In the course of the past week, I came across a comment that sort to drum home the point that curriculum implementation is a process but not an event and hence requires time to fully take effect. I couldn’t agree more with the point. In fact, curriculum implementation “involves helping the learner acquire knowledge or experience. It is important to note that curriculum implementation cannot take place without the learner. The learner is therefore the central figure in the curriculum implementation process”- Chaudhery 2015. Since it is a process, it requires us to put in place a series of activities, structures and measures to effectively prepare the grounds for enhanced learning to happen. Is this the case at present? If any preparations are ongoing at all, are they visible, relevant, detailed and tailored to oil the process and ultimately promote effective learning? How have we planned to prepare learners who arrive at school unprepared for learning? Have we planned adequately to pull along such learners until they, at least, attain required levels of preparedness for learning? I think, there should be some form of remedial activities lined up squarely for the purpose of aiding struggling learners from the previous regime to reach prescribed standards of their grades. Is the content learner friendly? Will it be easy for teachers to present subjects in a concise and precise manner to get learners to develop their cognitive competencies, acquire Socio-behavioural competencies, and become scientific and digital literates? Standards based curriculum develops competencies, obviously, but we need to ask these questions because our country is gifted in the art of designing outlines and plans but has also gained notoriety for a failure to translate such beautiful plans to practice. This time around, we will set out early to demand what is rightfully ours- the right thing. The early bird catches the early worm, you remember?
By the way, have we put in place measures aimed at assessing the progress of learning? I hope we are not going to merely rely on the periodic ritual of schools and districts measuring the extent of learning progress via termly exams? We cannot rely on that. Besides, those forms of assessments are for the purposes of making formative decisions pertaining to the progress made by the learner. We, however, need assessments that will seek to diagnose the health of the system we will be running and to determine the impact it is having and whether it is going as planned or otherwise. In fact, its long term impact on the economy can even be predicted with such diagnostic assessment programmes. Random assessment programmes must be frequently administered to measure and track how learning is happening, and determine whether required competencies, skills and attitudes are being acquired by the learner. As a matter of necessity, we must devise a reliable matrix for the purpose of tracking the progress of our New Basic Curriculum. There is a need to retain a strong commitment to measuring learning so as to “improve equity by revealing hidden exclusions”-WDR 2018. It is not prudent to just allow the system to flourish with underlying shortcomings without taking the necessary steps to plug up the loopholes. I am convinced that a lot of thinking, innovation, borrowing and ingenuity gave birth to the New Basic Curriculum. Therefore, I expect a religious commitment to measures and principles that will make it work effectively to achieve learning and ultimately realise the promise of education.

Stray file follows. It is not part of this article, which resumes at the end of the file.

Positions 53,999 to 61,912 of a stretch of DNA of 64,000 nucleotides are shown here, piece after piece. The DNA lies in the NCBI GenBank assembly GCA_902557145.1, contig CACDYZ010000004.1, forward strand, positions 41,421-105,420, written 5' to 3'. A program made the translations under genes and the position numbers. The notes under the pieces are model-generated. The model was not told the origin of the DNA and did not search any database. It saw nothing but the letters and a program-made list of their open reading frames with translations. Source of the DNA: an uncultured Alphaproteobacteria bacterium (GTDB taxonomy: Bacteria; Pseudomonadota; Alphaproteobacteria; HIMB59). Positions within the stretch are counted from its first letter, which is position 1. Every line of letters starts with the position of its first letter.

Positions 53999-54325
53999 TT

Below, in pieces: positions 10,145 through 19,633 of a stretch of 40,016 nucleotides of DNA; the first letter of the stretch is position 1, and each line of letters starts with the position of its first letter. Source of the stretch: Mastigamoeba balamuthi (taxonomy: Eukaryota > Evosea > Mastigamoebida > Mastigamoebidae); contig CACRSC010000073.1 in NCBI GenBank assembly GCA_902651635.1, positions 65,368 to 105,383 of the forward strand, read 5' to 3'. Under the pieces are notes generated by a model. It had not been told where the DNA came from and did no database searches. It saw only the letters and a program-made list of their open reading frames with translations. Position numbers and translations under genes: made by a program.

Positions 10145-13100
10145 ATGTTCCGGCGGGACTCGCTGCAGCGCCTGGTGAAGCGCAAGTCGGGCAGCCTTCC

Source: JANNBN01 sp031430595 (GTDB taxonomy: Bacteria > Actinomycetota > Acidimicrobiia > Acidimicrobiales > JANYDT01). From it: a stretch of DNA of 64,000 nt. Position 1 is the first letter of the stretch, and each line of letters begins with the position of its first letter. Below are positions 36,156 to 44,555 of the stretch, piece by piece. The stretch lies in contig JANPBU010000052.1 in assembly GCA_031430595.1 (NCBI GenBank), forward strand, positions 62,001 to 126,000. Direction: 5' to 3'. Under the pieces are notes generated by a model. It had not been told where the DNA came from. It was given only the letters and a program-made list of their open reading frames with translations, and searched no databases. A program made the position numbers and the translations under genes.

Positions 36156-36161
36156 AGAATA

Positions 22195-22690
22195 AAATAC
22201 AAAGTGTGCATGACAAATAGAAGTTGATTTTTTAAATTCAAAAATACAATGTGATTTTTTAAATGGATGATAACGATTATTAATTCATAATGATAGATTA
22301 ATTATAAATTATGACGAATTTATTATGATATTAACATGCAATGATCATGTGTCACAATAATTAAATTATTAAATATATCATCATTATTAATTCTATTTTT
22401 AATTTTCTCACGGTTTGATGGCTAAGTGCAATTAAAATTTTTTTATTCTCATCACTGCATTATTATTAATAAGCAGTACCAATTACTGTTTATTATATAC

Of what use is it if we commit our resources and energies to measuring learning yet refuse to act on the evidence that will be garnered from such assessments? Ultimately, it is for the improvement of the goals achievement and learning process. Hence, spotted shortfalls in the New system need to be fixed in a timely fashion, when fished out by the structured mechanisms. Acting on the evidence of learning is the surest way to boost our chances of sustainable progress of learning. But how can we effectively act on evidence? We need to first commit to acting on it by making the identified challenges and adduced interventions public, as soon as possible. The necessary steps must subsequently be taken to immediately implement interventions. This way, all stakeholders would be in the known as to the prevailing issues and also how they can help facilitate the adjustments necessitated by the diagnosis made. As already established, the implementation of any curriculum is a process. Like most processes, this one too will require active participation of all stakeholders to make it successful. If a particular stakeholder is left in the dark as to the progress of the process, how then will such a stakeholder be of assistance to the implementation? We need all hands on deck to make the learner receptive to the process of learning. We may not be able to get every single learner prepared for the process of learning, no matter what. But no learning system and process can achieve that either. The unpreparedness of some learners is caused by some other intrinsic factors which our strategies can hardly help eliminate altogether.
Therefore, let us focus on the needful to make learning happen in the classrooms in our schools. Remember, it is only when the food is tasty that the hungry man conveniently consuming aroma alone may not be enough. Making our learners learn is the only reason why we run an education system which is a worthy investment. The curriculum, though may have a huge influence on the system, it is not the sole determinant of learning. Meanwhile, the object of the curriculum is to achieve learning. Let us, therefore, activate all the parts of learning, make it sound and change the status quo for good. Ghana must work again to push her beyond aid. Good luck!
David Angangmwin Baganiah